Words: Tim Heap
After bursting onto the charts in 2015 with 'Tilted', a song about feeling out of place, Christine and the Queens – also known as Chris – was quickly embraced by LGBTQ audiences, not least for the fact that she spoke openly about being pansexual.
With critical acclaim and commercial success, a penchant for pushing boundaries and buttons in her music and beyond, and an endearing honesty and openness, Chris was a ready-made Attitude Artist Award-winner, collecting the award at the ceremony last night.
For her cover story in Attitude's Awards issue - out to order globally and download to any device - the 31 year old sat down with editor-in-chief Cliff Joannou for a chat covering her recent highs, including releasing her sophomore album and headlining Glastonbury and Coachella, and lows, the death of her mother and a painful break up.
Chrstine and the Queens shot exclusively for Attitude's Awards issue by Ferry van der Nat
Speaking of receiving the Artist Award, she says: “Embracing my queerness sparks my life as an artist. I think before that, I was in shackles mentally.
“I decided to embrace the freakiness in me at some point and I became an artist.
“I wouldn’t be an artist without the queer community, the queer art. It opened my eyes. I’m deeply humbled and I have to give back to that community because I’m born out of it. I was birthed by drag queens, for God’s sake.”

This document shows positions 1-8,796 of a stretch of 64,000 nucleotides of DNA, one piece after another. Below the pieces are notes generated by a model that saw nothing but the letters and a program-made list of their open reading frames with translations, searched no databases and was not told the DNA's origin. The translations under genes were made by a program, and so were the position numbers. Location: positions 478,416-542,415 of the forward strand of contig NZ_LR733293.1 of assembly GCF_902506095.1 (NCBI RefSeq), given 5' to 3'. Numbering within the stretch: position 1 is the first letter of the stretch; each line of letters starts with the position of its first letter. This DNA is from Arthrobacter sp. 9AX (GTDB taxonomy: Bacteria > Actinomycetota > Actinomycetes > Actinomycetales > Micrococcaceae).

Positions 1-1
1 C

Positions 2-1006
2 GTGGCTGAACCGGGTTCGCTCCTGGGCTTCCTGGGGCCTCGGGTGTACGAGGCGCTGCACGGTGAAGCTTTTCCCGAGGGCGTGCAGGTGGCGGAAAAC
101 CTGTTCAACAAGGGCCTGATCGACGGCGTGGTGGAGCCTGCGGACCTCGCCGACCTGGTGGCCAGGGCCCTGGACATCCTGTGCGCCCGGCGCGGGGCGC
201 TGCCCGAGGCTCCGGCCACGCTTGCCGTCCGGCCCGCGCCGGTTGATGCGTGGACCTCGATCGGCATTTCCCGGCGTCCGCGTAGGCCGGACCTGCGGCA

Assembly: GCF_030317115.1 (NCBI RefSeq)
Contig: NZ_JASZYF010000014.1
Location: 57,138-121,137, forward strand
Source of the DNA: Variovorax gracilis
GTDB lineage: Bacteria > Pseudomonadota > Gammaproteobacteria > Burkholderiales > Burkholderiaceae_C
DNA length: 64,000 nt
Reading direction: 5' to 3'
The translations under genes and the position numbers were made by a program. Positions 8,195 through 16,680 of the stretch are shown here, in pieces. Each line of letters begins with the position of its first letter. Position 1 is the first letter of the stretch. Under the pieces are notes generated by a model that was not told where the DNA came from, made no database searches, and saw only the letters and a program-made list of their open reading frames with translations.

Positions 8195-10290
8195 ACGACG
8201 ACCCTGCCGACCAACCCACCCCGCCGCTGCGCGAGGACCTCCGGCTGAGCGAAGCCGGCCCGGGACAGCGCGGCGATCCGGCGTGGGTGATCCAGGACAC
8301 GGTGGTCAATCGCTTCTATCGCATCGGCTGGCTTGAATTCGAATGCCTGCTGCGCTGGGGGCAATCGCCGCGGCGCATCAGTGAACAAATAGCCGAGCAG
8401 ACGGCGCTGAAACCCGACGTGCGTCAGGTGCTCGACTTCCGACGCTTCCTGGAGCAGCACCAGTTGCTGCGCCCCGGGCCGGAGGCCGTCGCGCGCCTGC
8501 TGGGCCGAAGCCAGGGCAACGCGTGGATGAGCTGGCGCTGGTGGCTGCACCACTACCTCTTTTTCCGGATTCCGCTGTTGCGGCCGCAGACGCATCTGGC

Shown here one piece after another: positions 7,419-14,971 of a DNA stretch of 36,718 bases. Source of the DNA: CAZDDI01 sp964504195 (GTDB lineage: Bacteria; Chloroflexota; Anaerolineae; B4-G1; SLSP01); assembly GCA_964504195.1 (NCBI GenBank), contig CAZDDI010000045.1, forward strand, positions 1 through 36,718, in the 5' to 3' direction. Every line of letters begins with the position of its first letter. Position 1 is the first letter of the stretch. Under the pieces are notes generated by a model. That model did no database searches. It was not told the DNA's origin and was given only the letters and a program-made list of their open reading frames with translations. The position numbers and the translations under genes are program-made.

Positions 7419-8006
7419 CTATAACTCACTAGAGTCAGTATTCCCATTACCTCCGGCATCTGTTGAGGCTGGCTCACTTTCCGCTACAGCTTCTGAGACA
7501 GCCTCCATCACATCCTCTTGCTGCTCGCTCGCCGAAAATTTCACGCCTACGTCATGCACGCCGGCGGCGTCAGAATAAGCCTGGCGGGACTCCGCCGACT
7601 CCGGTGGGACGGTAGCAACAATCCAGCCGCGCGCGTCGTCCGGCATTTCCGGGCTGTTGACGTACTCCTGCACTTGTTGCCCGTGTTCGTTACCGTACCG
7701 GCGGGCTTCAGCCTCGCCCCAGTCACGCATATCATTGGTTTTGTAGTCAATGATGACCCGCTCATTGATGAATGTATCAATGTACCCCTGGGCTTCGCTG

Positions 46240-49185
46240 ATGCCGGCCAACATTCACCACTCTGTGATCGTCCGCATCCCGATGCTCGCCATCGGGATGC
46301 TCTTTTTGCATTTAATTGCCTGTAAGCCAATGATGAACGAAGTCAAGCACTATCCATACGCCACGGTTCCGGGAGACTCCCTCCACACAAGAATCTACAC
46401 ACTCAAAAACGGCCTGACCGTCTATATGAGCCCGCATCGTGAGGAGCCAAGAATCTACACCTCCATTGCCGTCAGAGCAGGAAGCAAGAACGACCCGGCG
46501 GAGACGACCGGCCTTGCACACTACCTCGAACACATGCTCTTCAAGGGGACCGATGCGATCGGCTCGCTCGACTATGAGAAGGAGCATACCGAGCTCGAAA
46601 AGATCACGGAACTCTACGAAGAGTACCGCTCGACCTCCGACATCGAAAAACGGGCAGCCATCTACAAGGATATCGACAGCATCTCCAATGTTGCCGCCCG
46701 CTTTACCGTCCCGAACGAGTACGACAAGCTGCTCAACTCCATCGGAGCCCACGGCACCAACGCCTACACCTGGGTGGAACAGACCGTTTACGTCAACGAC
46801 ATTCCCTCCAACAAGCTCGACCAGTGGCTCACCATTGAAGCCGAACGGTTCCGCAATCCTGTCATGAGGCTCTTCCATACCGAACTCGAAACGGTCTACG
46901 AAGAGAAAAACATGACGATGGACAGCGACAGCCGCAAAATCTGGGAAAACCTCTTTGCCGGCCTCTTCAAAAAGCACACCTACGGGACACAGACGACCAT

But speaking her queer truth publicly hasn’t always been plain sailing. When Chris – real name Héloïse Letissier – first talked about her sexuality in France, when promoting her debut album 'Chaleur Humaine' in 2014, she recalls being mocked.
“On the first album, people tolerated things because I was not really threatening," she says.
"I had long hair. I was safe and sexual, but I was not really working on my sexuality aggressively. I was labelled as a marketing construct at some point.
“I was like, ‘Do you realise how brave I had to be in 2014, when I had to explain pansexuality on TV, and people were laughing at my face?’
“I experienced homophobia during the first cycle of my record, but I never talked about it because I wanted the art to be the thing and I wanted to keep on talking about that.”
Her most recent album, titled 'Chris', explored her more masculine side, and she tells Attitude that in the past she’s struggled to define herself properly.
“I’m scarred as fuck,” she says. “When I was young, I used to feel monstrous. Was I a young man trapped in a woman’s body? I don’t feel I have body dysmorphia.
“Even when I loved, sometimes when I fell in love with a man, I sometimes felt attracted to the men as the man I wanted to be but could never be. It was super-intricate. Or I fell in love with a woman and she transitioned.
“I was exploring nuances right away but when you’re young, nuances are not always the best thing. From that, I keep scars because I got rejected pretty badly.
“I got shamed because I was willing to explore.”
Read the full interview with Christine and the Queens in the Attitude Awards issue, out now.